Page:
I've shown this before and I'm becoming quite enamoured of this step. (That's probably becoming obvious to you!)

Here are the blocks in a sample virtual layout:
Kim's block is a stunner this week. :)
I will take credit for getting her to use the orange/brown/green bubble fabric in this block. I was imagining the fabric put together with solids, but Kim took it up a notch by using it with two other polka dots. I really love it.

Sunday, February 14, 2016

Block 8: Simple Star

Oh, are those frollicking elephant puppies on a yellow
background? Yes, yes they are.
There are several star blocks in this quilt. I think there is one named for each season and then this one, simply called "Simple Star". It is about the most basic star pattern so the name is apt.

I hosted a debate on my Facebook page once on whether if something was "deceptively simple" that meant it was easy but looked hard or hard but looked easy. I'm not sure we ever settled it so I can't tell you if this block was deceptively simple or deceptively hard, but I basically did it twice since I had to redo so many steps.

First thing I did after pulling out all the fabric, was cut apart the wrong piece for the star points. The star points start as a larger square and the first thing you do is mark some lines and then cut it into quarters. Well, I confused my fabrics and cut up the wrong square. I noticed this on the next step when it didn't match up with what I was supposed to sew it to.

I guess that's what happens when you cut your fabric ahead of time and then don't mark what the pieces are going to be used for.

Then a lot of the pieces that make up the border (with the star points again) didn't come out to the right size so I resewed some seams to adjust that. This was pretty easily done since I could resew the seam with the old stitching in place and then pull out the first seam afterward. (Can I say again how easy it is to rip out hand sewing compared to machine sewing! It's also less damaging to your fabrics.)

But then all the pieces were the right size, I cut out a new blue square for the center and everything went together beautifully. I like the soft look of the square and that the blue ears of the elephants match so well with the blue fabric in the center. (Did you notice what that fabric is? Little red riding hood. There are little wolves concealed in the print.)

And here is the mock (or virtual) layout with all the blocks so far:

Here is my sister Kim's block:
Aren't those pretty colors!?

Monday, February 8, 2016

Block 7: Feed and Seed Block

Ok, is that not the cutest bunny in the middle ever!!
And you can see my frolicking elephant "puppies".
I'm not sure how the block name relates to the design, but that's ok. This was an intricate piece of work.

I stitched it by hand again. I had to work around one spot where the designer had you stitch some pieces together and then cut it apart, but with a little finagling I got it done.

The block ended up "mostly" 6 inches. It is not really square and is a bit slanted. I'm thinking of ways to fix this with the sashing because I really don't think these blocks are going to just sew together nicely. Too much variance. But I have a plan cooking on the back burner.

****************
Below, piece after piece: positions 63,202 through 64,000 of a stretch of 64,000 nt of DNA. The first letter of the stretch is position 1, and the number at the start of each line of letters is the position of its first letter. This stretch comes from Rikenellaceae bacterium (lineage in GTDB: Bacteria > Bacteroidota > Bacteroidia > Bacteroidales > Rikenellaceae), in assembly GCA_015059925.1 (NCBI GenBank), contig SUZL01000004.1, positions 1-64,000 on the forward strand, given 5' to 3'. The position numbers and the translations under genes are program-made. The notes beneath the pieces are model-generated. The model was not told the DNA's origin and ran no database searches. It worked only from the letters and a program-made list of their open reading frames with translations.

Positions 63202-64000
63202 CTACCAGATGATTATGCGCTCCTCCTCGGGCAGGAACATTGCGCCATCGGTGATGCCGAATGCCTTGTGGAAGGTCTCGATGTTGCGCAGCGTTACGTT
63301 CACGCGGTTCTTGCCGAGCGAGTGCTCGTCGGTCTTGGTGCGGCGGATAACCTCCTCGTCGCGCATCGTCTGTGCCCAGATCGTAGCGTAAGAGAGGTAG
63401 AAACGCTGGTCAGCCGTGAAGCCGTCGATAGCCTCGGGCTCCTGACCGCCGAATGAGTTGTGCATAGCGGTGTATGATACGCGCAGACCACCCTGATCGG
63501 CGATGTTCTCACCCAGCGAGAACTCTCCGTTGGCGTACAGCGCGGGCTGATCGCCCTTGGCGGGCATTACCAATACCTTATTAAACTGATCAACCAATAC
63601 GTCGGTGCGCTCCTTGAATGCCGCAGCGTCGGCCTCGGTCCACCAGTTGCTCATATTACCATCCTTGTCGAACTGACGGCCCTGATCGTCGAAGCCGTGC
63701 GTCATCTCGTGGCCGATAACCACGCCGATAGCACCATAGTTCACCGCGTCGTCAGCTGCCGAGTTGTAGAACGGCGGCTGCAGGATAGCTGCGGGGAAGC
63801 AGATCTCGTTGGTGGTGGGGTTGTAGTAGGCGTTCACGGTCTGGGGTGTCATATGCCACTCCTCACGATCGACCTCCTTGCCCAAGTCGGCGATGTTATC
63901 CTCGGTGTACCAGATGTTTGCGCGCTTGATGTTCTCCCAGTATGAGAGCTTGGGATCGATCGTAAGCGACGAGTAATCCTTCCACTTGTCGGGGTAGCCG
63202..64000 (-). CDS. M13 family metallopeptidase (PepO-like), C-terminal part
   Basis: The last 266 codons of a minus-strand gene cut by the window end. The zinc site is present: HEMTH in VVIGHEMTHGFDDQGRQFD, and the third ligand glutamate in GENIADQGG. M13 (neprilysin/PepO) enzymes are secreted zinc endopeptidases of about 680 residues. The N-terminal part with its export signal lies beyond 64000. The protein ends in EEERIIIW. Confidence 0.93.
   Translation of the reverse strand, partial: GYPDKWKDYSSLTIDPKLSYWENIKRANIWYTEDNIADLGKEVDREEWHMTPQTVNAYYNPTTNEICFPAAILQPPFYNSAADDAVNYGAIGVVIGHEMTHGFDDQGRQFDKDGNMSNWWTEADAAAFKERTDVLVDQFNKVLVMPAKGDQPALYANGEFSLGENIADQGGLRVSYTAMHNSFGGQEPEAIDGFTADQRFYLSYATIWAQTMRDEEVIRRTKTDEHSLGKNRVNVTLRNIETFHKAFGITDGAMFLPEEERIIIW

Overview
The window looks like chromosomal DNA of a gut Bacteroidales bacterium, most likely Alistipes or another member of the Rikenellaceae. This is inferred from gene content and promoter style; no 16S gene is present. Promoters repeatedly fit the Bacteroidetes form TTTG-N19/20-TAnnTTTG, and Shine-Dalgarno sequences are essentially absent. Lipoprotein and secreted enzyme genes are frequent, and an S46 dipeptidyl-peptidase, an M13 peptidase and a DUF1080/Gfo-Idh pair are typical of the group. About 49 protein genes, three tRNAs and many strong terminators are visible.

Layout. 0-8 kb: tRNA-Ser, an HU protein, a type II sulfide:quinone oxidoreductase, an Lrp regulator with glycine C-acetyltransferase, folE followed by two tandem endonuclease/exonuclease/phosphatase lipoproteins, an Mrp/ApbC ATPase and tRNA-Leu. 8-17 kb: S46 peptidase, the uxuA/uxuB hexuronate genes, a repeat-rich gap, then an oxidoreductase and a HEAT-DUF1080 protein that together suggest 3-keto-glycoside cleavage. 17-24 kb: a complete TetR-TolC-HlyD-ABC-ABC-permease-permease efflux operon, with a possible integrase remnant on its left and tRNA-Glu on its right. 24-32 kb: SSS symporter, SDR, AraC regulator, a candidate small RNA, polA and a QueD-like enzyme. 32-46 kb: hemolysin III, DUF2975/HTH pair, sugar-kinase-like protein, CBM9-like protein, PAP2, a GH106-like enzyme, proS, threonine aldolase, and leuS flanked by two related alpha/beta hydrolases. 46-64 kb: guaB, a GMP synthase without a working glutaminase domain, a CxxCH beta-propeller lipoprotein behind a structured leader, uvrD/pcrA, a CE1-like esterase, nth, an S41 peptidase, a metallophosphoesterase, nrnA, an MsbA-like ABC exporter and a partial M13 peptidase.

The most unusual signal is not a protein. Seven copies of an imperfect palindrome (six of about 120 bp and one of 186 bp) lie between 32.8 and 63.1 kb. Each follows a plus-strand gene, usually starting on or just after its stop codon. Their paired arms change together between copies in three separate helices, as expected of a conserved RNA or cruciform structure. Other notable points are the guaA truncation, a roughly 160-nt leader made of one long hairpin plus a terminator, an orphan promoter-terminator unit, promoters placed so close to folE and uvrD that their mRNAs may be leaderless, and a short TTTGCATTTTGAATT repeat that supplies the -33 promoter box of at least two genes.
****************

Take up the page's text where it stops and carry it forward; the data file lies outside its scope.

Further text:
I love that the pink and greens are the same value or tone and blend together a lot. And then the dark blue adds a little punch. I feel like the block would have been more cohesive if I used orange instead of pink because of the orange tone in the background, but I really didn't want it to be too matchy. So pink it was. (And I was dying to use some of that elephant fabric. Did I tell you I bought it in three colours?!)

Here is the mock layout with the additional block:

Here is Kim's block:
I think hers has a little more punch to it all around. Very dramatic.

Sunday, February 7, 2016

New Project

Pretty much the only thing I've been working on lately has been the Farm Girl Vintage quilt. (You may have noticed from my blog posts. :)

But today I opened up this rug hook kit that I purchased in Missouri, found the hook I had and got started.
It's not a lot done, but it's started. And sometimes that is the biggest hurdle.

And now I have a game to watch!

Tuesday, February 2, 2016

Block 6: Cool Threads

Looks like I did another pinwheel block, doesn't it? But no.
So the title of this post may make it sound like I made some new clothing (cool clothing, at that), but no. That is the title of this week's block--"Cool Threads Block." I would call it a spool block, but the designer has taken the liberty of renaming a few of the blocks.

This one is similar to last week's pinwheel in that it is made up of four identical block done in different colours.

Only after I put the two blocks side by side did I realize that I used the same dark blue and green and have put them opposite each other in both blocks.
I'm sure over the entire quilt, this will not be noticeable or distracting. I did like that I got to use my yellow "button and bows" fabric on this one since buttons, bows and thread go together like peanut butter, jelly and bread.

This is another one I hand stitched. I am surprised how much I am enjoying hand sewing the blocks. I think the most pleasurable part is that it becomes so portable and can be done on my lap while sitting on the couch. Right now I don't seem to be able to clear off even the smallest table space to work on.
You can see that I pressed some of the seams open instead of toward one side. The designer suggests doing that on all the seams in the small blocks. I haven't been doing it where the seams logically lock together, but in this case pressing to one side was no better than pressing it to the other (both sides had seams) and they were being sewn onto a piece with no seams. May as well spread out the bulk instead of clumping it up.

And here are the first six blocks in a mock layout:
Here is Kim's block. Notice all the striped fabrics cleverly used for the "thread."

May I suggest?

I Say! or at least I did once...